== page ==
Working Space

By James G. Stallcup | Apr 15, 2007




You’re reading an outdated article. Please go to the recent issues to find up-to-date content.

How to determine requirements—part 2:

To be on the safe side, the working space and space around electrical equipment should always be clear per 110.26(A), if possible. As a basic rule, there should be at least 3 feet of space in front of all equipment with a 30 inch width as well as 6½ feet of headroom space. This working space and clear space, if provided correctly, should aid in the approval process and will certainly limit the contractor’s exposure to legal action in the case of an accident where a worker bypassed the label’s warning or the recommendations of a written procedure pertaining to the electrical equipment involved.

The side-to-side clearance requirement in 110.26(A)(2) has always been a point of controversy. It demands 30 inches for elbow room directly in front (side-to-side) of the electrical equipment. This clearance requirement must not be confused with the 3-foot-minimum rule outlined in Table 110.26(A)(1). The clearances in Table 110.26(A)(1) deal with two voltage levels: 0 to 150 volts and more than 150 to 600 volts. Condition 1 covers situations where there are energized exposed live parts in front of electrical personnel and, for instance, an insulated wall behind the worker’s back. Condition 2 covers an installation where there is a grounded concrete wall. Condition 3 covers an installation where there is electrical equipment behind and in front of the worker.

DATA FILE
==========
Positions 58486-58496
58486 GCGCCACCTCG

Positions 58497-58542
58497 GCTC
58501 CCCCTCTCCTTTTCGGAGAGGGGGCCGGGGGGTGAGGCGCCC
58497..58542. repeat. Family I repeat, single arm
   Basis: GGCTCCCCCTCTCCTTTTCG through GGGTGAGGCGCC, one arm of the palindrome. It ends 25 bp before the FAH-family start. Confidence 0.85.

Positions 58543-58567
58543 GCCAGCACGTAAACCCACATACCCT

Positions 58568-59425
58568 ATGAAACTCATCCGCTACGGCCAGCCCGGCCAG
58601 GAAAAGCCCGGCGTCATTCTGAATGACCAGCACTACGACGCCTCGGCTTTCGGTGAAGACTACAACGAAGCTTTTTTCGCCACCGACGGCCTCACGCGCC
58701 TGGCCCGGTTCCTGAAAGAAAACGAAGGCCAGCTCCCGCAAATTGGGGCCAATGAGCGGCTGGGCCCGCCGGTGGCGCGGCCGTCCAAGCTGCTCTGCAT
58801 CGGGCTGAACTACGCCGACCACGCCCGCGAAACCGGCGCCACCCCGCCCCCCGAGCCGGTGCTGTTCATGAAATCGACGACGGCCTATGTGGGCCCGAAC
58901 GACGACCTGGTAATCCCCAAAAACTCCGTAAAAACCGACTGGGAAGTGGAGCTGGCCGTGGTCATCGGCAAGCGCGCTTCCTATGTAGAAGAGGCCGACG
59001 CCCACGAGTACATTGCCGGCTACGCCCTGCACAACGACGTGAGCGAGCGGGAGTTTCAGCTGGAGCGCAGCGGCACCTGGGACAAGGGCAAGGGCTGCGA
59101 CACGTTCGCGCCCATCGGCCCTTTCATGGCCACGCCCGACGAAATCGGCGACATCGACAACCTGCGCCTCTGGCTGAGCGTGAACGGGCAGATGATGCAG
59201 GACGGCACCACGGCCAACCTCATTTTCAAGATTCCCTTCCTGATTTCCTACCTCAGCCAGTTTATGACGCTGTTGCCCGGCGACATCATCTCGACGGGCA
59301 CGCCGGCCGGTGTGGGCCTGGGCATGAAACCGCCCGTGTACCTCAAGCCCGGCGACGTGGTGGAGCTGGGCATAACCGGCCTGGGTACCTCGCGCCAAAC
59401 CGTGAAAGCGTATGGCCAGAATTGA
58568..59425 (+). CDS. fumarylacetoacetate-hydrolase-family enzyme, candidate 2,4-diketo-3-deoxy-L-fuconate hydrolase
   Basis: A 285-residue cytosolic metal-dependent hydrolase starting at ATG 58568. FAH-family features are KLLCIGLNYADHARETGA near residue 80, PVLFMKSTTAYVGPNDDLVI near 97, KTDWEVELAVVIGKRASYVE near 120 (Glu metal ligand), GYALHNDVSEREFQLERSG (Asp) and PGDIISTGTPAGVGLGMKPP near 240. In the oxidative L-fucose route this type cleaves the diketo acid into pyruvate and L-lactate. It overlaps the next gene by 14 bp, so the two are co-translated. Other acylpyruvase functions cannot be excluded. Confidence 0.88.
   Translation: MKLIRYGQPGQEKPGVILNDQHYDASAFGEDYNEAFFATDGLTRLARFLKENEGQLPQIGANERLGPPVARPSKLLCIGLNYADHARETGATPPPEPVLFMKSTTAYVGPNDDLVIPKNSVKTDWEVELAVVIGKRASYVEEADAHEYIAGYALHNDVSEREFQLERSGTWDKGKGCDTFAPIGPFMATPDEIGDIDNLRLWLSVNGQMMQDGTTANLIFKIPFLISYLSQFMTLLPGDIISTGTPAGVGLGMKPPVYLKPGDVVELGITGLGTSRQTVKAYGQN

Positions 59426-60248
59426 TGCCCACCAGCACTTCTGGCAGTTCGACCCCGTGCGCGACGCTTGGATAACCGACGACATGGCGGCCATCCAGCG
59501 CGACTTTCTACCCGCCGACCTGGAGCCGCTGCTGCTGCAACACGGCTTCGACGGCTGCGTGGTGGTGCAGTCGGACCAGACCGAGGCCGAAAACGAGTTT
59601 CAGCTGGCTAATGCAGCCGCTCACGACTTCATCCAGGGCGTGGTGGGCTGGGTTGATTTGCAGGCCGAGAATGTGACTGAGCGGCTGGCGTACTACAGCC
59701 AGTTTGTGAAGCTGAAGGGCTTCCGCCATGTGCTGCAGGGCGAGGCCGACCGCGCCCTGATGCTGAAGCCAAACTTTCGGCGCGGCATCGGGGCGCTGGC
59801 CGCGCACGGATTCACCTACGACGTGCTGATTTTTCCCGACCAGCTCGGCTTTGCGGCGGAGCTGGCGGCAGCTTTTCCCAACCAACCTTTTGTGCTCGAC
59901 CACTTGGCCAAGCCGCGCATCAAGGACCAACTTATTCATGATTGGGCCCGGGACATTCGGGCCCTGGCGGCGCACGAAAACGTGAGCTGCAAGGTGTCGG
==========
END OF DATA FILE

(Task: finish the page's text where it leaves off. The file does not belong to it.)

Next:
Measure the 30-inch-wide space from the center of the electrical equipment so that maximum separation from grounded surfaces and other exposed live parts on both sides of the equipment is provided. This is supposed to permit the use of both hands and provide less physically restricted movement while working on energized exposed live parts in the electrical equipment enclosure. This also helps prevent the possibility of shock or electrocution while working on energized equipment.